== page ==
The results thus reflected a clear difference in the response of two extracts on the proliferation of four different cell types used in this study. While the MOL extract produced no effect on normal rat primary fibroblast cells and moderate increase in cell viability of rat BMMSC cells, it exhibited a very significant level of toxicity to Mcf7 breast cancer cell line. The MOF extract, on the contrary, demonstrated a pronounced increase in percent cell viability of normal fibroblast and BMMSC cells while not being effective in producing toxicity to cancer cell lines. Most importantly, the MOF extract showed stimulation of normal fibroblast and BMMSC cell proliferation but did not show the same effect on abnormal cells of cancer cell lines. This observation provides yet another evidence for safety of M. oleifera for human consumption and for consideration of its use in cell stimulatory drugs.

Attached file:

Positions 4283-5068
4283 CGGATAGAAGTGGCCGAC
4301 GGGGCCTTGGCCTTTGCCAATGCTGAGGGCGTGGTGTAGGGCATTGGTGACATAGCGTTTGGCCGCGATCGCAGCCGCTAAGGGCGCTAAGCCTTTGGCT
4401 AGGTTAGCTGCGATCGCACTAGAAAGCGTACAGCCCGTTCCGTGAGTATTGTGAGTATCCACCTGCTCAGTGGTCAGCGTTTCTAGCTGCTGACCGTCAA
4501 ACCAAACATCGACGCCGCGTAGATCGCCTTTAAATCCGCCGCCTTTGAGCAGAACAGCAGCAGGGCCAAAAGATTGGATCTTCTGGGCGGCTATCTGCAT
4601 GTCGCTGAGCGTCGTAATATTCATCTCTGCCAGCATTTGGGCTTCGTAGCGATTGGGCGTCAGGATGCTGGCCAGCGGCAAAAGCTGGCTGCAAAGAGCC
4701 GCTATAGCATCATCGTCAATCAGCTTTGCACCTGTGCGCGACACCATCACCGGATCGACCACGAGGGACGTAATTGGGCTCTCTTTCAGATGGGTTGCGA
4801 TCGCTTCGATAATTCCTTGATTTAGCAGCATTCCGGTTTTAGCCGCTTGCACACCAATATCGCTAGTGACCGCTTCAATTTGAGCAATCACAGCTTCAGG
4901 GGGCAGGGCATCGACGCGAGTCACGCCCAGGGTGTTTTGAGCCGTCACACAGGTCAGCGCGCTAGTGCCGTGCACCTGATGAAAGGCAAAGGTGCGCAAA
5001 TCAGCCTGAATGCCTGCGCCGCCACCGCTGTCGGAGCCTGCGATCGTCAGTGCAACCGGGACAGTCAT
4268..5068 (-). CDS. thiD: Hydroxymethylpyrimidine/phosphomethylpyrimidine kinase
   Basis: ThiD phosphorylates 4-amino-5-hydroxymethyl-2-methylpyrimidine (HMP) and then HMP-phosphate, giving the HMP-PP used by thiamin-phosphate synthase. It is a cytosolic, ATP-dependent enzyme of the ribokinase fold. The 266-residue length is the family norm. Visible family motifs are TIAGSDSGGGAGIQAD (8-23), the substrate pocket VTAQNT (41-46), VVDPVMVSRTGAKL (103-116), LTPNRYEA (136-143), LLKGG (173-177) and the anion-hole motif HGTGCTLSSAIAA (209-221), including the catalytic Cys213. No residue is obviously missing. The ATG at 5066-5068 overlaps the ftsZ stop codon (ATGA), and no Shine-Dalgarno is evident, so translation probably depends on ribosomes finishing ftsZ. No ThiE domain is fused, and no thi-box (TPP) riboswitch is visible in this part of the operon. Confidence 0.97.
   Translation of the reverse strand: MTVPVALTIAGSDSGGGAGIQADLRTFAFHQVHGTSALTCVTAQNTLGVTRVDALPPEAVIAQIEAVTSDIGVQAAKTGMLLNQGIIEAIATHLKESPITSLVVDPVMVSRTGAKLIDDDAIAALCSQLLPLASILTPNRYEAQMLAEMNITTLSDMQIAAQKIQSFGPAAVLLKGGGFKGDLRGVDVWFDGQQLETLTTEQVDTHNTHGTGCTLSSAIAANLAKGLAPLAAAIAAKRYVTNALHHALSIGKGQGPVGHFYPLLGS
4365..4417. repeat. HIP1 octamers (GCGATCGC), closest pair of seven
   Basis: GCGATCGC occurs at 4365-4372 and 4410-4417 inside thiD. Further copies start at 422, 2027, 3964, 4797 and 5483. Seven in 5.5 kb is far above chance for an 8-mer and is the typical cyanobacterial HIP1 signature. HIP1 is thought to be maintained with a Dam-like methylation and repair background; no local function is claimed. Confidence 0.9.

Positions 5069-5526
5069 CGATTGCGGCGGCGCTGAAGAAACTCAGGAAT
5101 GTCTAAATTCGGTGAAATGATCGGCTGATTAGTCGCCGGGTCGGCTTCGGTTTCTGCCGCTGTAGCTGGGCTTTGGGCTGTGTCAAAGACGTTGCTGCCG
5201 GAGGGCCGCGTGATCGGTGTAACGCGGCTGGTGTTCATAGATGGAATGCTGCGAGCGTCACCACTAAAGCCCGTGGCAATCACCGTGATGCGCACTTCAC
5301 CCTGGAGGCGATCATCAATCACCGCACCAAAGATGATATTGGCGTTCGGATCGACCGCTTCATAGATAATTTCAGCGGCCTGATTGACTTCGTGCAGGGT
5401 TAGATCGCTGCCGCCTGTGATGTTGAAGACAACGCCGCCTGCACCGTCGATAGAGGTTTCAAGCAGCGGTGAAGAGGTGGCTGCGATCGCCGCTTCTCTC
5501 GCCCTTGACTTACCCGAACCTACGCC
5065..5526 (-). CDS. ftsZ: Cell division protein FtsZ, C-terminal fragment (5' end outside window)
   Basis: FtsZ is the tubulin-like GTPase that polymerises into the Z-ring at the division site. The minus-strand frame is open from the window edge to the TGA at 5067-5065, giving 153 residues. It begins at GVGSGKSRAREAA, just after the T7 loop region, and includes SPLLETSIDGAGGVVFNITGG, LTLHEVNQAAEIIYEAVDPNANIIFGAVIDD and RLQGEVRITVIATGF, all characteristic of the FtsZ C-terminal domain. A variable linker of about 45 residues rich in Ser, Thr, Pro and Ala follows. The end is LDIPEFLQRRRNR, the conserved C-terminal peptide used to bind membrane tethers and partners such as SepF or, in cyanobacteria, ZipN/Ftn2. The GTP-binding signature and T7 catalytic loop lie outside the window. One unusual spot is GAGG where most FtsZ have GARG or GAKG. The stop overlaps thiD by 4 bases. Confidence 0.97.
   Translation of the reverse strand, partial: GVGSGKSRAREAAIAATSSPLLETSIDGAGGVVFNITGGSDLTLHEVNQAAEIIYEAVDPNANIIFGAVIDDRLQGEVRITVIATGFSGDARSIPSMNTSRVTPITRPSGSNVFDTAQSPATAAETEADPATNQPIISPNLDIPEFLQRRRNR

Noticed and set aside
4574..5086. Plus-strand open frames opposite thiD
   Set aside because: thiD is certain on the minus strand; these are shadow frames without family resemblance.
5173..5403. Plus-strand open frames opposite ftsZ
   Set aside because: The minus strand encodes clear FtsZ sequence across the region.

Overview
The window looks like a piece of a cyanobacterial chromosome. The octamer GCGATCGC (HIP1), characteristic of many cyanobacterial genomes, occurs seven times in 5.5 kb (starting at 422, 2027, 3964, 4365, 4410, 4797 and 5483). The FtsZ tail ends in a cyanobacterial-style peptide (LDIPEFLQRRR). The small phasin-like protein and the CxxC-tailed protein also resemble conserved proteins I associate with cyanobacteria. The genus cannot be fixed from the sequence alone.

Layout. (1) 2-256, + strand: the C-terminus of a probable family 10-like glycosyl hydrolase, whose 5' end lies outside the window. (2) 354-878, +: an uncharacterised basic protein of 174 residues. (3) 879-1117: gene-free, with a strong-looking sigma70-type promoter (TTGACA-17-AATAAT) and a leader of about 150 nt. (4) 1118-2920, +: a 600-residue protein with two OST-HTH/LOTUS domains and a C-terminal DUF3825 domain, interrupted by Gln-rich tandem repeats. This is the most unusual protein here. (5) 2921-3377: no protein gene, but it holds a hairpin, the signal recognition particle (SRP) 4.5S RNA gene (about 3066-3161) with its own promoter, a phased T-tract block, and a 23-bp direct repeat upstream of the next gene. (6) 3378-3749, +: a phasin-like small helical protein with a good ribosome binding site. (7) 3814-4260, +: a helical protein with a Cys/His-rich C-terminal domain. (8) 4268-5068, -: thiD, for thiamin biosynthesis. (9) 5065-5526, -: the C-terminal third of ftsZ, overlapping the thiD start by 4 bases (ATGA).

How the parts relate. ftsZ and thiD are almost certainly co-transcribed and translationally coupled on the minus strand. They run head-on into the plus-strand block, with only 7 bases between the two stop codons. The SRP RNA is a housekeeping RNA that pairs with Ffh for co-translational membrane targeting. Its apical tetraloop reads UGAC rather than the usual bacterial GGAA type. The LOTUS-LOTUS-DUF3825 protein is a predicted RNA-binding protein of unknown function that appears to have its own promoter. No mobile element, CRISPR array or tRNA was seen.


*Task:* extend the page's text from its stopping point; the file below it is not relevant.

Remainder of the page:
The results of the leaf extract are in agreement with those reported earlier by Muhammad et al. who determined the effect of MOL extract on viability of human dermal fibroblast cells. The bioactive compounds vicenin-2, quercetin, and kaempferol isolated from methanolic fraction of leaf extract were correlated with enhanced proliferation and wound healing.[15] To the best of our knowledge, similar investigations on flower extract have not been reported. Earlier reports on Moringa flower have defined its antioxidant and antiinflammatory activities. The study identified existence of antioxidant compounds ascorbic acids, carotenoids, tannins, alkaloids, glycosides, flavanoids kaempferol, quercetin, phenolic compounds quinic acid, 4-p coumaroyl quinic acid, and a unique combination of fatty acids including heneicosanoic acid, capric acid, and behenic acid in flower extract. The major flavanoids quercetin and kaempferol were correlated with elevated antiinflammatory activity.[17] An exceptional combination of major phenolic compounds, flavanoids, vitamins, and essential fatty acids may probably be responsible for the enhanced proliferative effect of flower extract observed in the present study.